Tank - Now Or Never (2010)

Tank
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Forging ahead on course, bulldozing obstacles, and remaining a formidable weapon in the artillery thanks to its heft and strength: sure, the nickname probably originated from his gridiron years back in the day, but it's safe to say that Durell "Tank" Babbs has earned it with his steady successes as a singer, songwriter and producer. In the years between his first three sporadically-spaced solo CDs, Tank has created hits for Missy Elliott, Timbaland, Aaliyah, Fantasia and Ruben Studdard, to name a few, and is responsible for quite a few under his own name, such as the signature "Maybe I Deserve" and the Grammy-nominated "Please Don't Go." He's never been a shrinking violet, so it shouldn't raise any eyebrows that Now Or Never (which marks his recording debut for the Atlantic Records label) is more carnal than its 2007 predecessor, Sex Love & Pain, but some fans may find it less focused and self-assured.

Forging ahead on course, bulldozing obstacles, and remaining a formidable weapon in the artillery thanks to its heft and strength: sure, the nickname probably originated from his gridiron years back in the day, but it's safe to say that Durell "Tank" Babbs has earned it with his steady successes as a singer, songwriter and producer. In the years between his first three sporadically-spaced solo CDs, Tank has created hits for Missy Elliott, Timbaland, Aaliyah, Fantasia and Ruben Studdard, to name a few, and is responsible for quite a few under his own name, such as the signature "Maybe I Deserve" and the Grammy-nominated "Please Don't Go." He's never been a shrinking violet, so it shouldn't raise any eyebrows that Now Or Never (which marks his recording debut for the Atlantic Records label) is more carnal than its 2007 predecessor, Sex Love & Pain, but some fans may find it less focused and self-assured.

Featuring boardwork from Rico Love, The Sterotypes, Harvey Mason Jr. and Tank's own crew, Song Dynasty, some of the songs retain that expected sensual vibe, such as "Celebration," where, over a whispery and  watery beat, he offers himself as a present to a very deserving lady: "Baby let's close the door, about to teach you this sex education/since you passed every course, hat's off to your graduation." It's an instant hit and would've been enjoyable even without a cameo by the omnipotent rapper-of-the-moment, Drake.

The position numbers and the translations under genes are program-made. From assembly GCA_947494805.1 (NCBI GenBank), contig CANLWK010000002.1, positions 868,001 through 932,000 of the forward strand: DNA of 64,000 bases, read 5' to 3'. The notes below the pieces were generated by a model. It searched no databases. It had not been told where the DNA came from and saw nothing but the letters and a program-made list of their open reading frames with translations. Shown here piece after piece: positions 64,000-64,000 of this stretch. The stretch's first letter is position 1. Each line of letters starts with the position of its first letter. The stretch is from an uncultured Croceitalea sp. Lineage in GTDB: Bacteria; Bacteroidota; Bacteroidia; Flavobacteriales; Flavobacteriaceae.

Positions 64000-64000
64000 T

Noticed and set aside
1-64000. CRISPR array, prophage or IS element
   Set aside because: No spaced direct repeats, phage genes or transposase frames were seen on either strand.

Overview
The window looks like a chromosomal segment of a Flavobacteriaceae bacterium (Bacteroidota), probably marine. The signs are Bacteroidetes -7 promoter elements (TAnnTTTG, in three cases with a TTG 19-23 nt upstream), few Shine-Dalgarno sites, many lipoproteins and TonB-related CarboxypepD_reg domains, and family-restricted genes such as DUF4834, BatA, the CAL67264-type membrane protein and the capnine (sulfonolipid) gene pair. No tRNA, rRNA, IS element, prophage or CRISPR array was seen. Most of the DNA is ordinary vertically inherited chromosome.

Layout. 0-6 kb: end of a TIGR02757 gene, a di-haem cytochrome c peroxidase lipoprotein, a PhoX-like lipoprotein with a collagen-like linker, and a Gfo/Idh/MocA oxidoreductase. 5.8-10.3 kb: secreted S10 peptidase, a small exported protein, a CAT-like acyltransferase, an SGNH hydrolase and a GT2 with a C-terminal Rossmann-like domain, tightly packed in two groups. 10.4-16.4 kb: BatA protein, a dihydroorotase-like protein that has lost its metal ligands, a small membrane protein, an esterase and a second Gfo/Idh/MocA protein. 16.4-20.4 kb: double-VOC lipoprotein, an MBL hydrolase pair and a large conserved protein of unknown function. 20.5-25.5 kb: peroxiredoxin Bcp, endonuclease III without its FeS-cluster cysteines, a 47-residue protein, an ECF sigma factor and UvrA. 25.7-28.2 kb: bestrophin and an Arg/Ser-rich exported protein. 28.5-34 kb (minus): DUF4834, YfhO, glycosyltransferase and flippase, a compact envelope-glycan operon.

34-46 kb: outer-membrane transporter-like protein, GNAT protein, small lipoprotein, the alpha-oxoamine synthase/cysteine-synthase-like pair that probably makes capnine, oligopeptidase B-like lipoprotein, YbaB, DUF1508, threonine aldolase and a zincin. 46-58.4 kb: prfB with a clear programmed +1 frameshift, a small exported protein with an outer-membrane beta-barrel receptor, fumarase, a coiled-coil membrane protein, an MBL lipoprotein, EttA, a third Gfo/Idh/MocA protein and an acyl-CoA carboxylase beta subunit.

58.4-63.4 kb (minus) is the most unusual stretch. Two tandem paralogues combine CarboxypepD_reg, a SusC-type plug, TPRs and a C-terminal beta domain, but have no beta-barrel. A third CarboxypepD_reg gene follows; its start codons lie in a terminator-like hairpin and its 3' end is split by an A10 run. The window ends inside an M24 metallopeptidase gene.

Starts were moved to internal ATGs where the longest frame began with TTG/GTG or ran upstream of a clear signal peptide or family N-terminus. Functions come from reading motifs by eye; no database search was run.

"Scream" is the most atmospheric song, where Tank asks for the same fervor during passionate interludes as he receives from high-volume conflicts: "You scream when you're fed up, you scream when you're sick and tired Baby/you screamed when you packed your bags and you walked right out the door/ Scream cuz' it feels good, scream girl cuz' we're making love like crazy/scream when you're calling my name and you're begging me for more."  Tank is pleading for forgiveness on "Keep It 100," where he tells his partner of an indiscretion and takes the heat for it all: "You ain't gotta sneak through my phone, I'ma let you know how it is...I told her I had a girl, it made her want me more/next thing I know we up in the suite rollin' all on the floor....I'm glad I got it off my chest, but that don't make it cool, let's work this out..."

To sum it up, Tank remains in command for most of the material, thanks to surprisingly vulnerable turns like "You Mean That Much" and the capable reimagining of the Bonnie Raitt classic, "I Can't Make You Love Me"----it's when he tries too hard to shake it up or incorporate trends that the quality falls short. His tenor is just as sinewy as ever, so the Auto-Tune he employs during the opener, "Sex Music," is as unnecessary as it is irritating. Chris Brown's vocals are as elastic as his are commanding on their duet, "Foreplay," but are they alter-egos of the same man, or two different people warring one another for a lady's affections? Either way, it's a dubious pairing and it makes for the most awkward track on the entire CD.

Perhaps, now that he's four CDs in, Tank wants to broaden his base, or maybe he's just experimenting with his low-key lothario style. As a result, Now Or Never retains enough polish to keep his loyalists happy, but the triple-threat entertainer should remember that, in the long run, it's better for him to cruise in the Grown and Sexy Lane instead of veering clumsily into unpredictable Hot and Trendy Territory. Mildly Recommended.

By Melody Charles

 

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